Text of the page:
Well there have only been about a half dozen of us working on this more or less full time, maybe another half dozen contributors and some others starting their careers (our students). So the full sum total is approx 20. Compare that with perhaps 20,000 full time PhDs working to promote orthodoxy. There are LOTS OF AREAS that need attention. But I’d suggest a high priority would be to apply MMT to developing nations, especially the poorer ones (ie NOT the Brics because that’s already being done).

Ben JohannsonJuly 7th, 2014 at 11:10 pm

Dr. Wray,

Has work been done focusing on the contradictory nature of policies to promote export surpluses? Can the inflationary effects of such policies be teased out of the data?

L. Randall Wray L. Randall WrayJuly 8th, 2014 at 11:36 am

Ben: not quite sure what you mean. But, sure, exports are supported through domestic austerity. Such policy is necessitated if you peg your currency (since you need foreign exchange or gold). That means you keep your population poor and unemployed, so you will not develop and you will be left behind. It only works for a while. Further, exporters never have any interest in the well-being of the domestic population or economy. Sure, let it all go to hell in a handbasket. They want to sell to foreigners. No policy-makers should be listening to exporters, or any firm that gets a large percent of its sales abroad because their interests run against those of the nation. What they want is for foreigners to do well and to get rich so that they can sell to them. Exporters can be like a domestic “fifth column”, trying to sabotage the domestic economy. It is ironic that many “progressives” want to promote exports.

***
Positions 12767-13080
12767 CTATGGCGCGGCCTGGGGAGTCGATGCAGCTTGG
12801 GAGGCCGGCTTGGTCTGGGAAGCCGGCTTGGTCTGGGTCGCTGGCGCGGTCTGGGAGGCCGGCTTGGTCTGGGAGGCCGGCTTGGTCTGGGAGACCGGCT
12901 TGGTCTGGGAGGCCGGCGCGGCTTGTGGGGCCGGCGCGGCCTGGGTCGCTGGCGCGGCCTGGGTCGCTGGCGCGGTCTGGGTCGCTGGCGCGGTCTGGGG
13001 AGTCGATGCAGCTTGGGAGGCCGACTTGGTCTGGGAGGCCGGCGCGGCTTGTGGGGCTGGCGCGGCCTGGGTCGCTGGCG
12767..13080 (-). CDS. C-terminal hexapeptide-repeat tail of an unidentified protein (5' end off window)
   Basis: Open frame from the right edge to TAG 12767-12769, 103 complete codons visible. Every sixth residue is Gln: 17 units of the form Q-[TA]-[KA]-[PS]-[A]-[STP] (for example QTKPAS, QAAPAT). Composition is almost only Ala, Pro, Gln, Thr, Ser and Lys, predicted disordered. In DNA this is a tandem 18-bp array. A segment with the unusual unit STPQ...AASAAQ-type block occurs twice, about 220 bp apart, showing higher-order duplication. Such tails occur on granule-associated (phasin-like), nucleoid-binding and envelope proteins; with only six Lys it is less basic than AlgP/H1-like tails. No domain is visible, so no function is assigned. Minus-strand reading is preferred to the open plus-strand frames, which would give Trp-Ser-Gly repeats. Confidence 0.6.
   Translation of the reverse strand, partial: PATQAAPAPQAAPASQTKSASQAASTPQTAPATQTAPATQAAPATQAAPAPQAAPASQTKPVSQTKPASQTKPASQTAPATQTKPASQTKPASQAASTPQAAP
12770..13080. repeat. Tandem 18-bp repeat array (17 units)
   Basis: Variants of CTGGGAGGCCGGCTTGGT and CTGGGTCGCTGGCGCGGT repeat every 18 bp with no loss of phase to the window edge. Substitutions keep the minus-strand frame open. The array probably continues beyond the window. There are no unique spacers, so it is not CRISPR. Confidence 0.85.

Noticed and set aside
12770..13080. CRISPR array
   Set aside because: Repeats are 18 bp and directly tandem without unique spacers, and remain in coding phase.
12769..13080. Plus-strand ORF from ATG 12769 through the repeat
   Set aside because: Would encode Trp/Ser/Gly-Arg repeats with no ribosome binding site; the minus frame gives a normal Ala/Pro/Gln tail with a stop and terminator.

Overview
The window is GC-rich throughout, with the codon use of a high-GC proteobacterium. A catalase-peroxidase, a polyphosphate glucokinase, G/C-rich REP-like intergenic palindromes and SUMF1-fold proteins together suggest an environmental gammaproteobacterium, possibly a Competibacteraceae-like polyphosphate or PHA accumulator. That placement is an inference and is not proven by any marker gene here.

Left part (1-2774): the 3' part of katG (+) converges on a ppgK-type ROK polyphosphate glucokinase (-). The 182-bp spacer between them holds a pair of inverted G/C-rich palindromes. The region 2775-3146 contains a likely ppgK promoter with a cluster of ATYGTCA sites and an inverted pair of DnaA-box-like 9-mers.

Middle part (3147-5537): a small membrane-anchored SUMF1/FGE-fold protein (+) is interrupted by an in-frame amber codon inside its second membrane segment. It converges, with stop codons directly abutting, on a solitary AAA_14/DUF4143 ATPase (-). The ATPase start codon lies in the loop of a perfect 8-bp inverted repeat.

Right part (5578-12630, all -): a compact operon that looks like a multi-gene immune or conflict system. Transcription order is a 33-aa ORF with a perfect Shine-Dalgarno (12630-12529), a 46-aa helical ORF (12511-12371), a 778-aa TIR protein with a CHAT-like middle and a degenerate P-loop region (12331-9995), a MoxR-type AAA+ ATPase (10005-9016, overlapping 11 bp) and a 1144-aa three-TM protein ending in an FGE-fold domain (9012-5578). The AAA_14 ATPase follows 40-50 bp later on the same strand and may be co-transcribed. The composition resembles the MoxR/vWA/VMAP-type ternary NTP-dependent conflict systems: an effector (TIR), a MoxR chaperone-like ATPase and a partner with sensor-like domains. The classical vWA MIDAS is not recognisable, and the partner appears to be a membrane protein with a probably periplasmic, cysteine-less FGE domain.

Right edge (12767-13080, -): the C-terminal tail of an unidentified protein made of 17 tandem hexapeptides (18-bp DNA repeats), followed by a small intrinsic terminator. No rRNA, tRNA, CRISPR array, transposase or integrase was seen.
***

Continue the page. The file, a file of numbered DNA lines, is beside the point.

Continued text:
L. Randall Wray L. Randall WrayJuly 8th, 2014 at 11:42 am